[31 May 2011]
Of all the syrup-throated crooners that emerged during the neo-soul boom of the early 2000s, Musiq Soulchild was perhaps the least starlike. His vocals were more coffee house than club stage, and his music was often a soulful sort of minimal sound that put the emphasis of his performance purely on the lyrics. Luckily, on his first few releases Musiq backed that up with many of the sweeter, simpler love songs of his era. But for the past four years or so Musiq has seemed wary of his fading presence on pop radio, as the masses shift towards basic oontz beats and club trends. MusiqInTheMagiq continues that trend, making it another tough listen for fans of his original style in the vein of OnMyRadio.
Musiq’s vocals aren’t and never have been the sort to blow you out of the room. He’s a Trey Songz without the urges to hit the upper register, a guy who’s always been more of a total package than a straight crooner. This makes songs with awfully bland backing tracks and pretty staid subject matter like “Single” really struggle to work, because Musiq doesn’t bring any missing energy to the process. His ear for a good melody is put on display with “Sayido” and “Anything”, but the latter does suffer a little from lyrics that are a little less principled than those of past Musiq songs and more uncomfortable nightclub pandering.
His stylistic flubs aren’t limited to just those. Just as he follows that trend, he hooks up with ELEMENT and Jack Splash to craft slices of throwback ‘60s soul in the vein of Raphael Saadiq. Not only is it a shame those two are beginning to play their hands in such an uncouth manner, but it’s confusing why Musiq threads his vocals with traces of autotune and pitch shifting on music that’s supposed to bring to mind days long gone. Perhaps it’s needless to say, but the smushing together of eras doesn’t come off as very charming. The manipulation of his vocals on this album is way too abundant for me to really enjoy this album, and the production too uncharacteristic of Musiq for me to really get behind. Near the end of the album we do get some treats. “Dowehaveto?” is pretty vintage and fair, while “Befriends” covers his favorite subject matter as good as always and “Yes” shines as the highlight. This second half doesn’t really make up for such a languid first, though.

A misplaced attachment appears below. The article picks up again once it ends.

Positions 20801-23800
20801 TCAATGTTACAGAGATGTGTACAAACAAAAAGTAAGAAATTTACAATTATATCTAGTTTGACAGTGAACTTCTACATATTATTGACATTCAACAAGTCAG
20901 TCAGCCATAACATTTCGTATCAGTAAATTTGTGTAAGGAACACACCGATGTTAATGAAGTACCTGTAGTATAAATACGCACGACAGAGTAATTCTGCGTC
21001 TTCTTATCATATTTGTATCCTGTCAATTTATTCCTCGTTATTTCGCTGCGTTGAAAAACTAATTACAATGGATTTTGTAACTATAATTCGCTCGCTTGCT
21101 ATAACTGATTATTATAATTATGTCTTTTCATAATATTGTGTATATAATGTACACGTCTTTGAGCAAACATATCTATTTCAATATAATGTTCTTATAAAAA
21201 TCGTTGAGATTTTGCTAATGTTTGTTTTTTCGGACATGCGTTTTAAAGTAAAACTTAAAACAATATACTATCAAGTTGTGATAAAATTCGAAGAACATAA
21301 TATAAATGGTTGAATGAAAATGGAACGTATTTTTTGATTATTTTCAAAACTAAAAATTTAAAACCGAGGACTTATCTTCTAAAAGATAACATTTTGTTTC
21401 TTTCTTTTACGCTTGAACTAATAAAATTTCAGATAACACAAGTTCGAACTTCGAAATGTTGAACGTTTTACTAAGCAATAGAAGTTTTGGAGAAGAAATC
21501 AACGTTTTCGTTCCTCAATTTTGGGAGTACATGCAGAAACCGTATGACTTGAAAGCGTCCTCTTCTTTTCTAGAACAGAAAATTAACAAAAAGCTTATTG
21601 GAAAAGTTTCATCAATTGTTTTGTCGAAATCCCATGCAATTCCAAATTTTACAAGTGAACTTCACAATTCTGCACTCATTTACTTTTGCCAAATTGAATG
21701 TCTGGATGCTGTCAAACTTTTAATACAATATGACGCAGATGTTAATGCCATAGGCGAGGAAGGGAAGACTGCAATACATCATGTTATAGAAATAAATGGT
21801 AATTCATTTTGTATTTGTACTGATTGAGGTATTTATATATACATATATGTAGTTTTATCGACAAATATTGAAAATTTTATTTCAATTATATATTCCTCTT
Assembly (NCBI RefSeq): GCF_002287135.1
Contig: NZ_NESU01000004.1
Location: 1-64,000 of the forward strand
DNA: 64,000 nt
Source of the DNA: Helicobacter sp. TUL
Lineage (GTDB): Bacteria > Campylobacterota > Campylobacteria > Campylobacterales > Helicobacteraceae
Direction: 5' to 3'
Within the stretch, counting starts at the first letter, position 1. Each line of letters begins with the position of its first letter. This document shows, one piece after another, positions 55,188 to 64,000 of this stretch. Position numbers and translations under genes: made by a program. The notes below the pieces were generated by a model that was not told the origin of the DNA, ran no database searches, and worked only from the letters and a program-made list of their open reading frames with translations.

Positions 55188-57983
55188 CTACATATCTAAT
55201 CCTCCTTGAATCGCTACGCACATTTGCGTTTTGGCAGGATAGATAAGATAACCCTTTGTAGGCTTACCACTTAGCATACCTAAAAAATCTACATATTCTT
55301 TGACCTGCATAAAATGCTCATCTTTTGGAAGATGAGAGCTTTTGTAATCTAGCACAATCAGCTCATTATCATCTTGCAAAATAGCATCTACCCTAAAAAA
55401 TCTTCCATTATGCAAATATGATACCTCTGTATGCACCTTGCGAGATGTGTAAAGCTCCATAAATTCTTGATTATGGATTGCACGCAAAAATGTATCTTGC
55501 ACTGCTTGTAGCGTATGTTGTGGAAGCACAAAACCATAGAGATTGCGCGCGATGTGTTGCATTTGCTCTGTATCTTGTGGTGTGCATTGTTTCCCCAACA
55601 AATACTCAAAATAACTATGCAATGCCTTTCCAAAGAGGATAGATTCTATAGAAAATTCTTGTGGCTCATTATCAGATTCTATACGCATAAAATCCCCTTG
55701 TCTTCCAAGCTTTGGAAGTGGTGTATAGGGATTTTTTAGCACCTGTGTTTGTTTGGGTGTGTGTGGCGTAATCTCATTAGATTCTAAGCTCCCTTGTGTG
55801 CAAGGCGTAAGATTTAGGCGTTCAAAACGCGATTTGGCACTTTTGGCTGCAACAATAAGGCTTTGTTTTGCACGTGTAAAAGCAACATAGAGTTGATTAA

MusiqInTheMagiq is not only a really annoying album title, it’s also a pretty bland and uninspiring album. Musiq’s not penning tracks like “Halfcrazy”, “Bestfriend”, “Just Friends” or “L Is Gone” anymore, and at the moment he seems to be more interested in trying on various ill-fitting hats than putting together a good, solid album. The music and lyrics here are too safe and, frankly, boring to recommend this to any but the most dedicated of R&B listeners. Little hints of Musiq’s talents crop up here and there on MusiqInTheMagiq, but they’re too few and far between to really recommend your cash come Musiq’s way this time.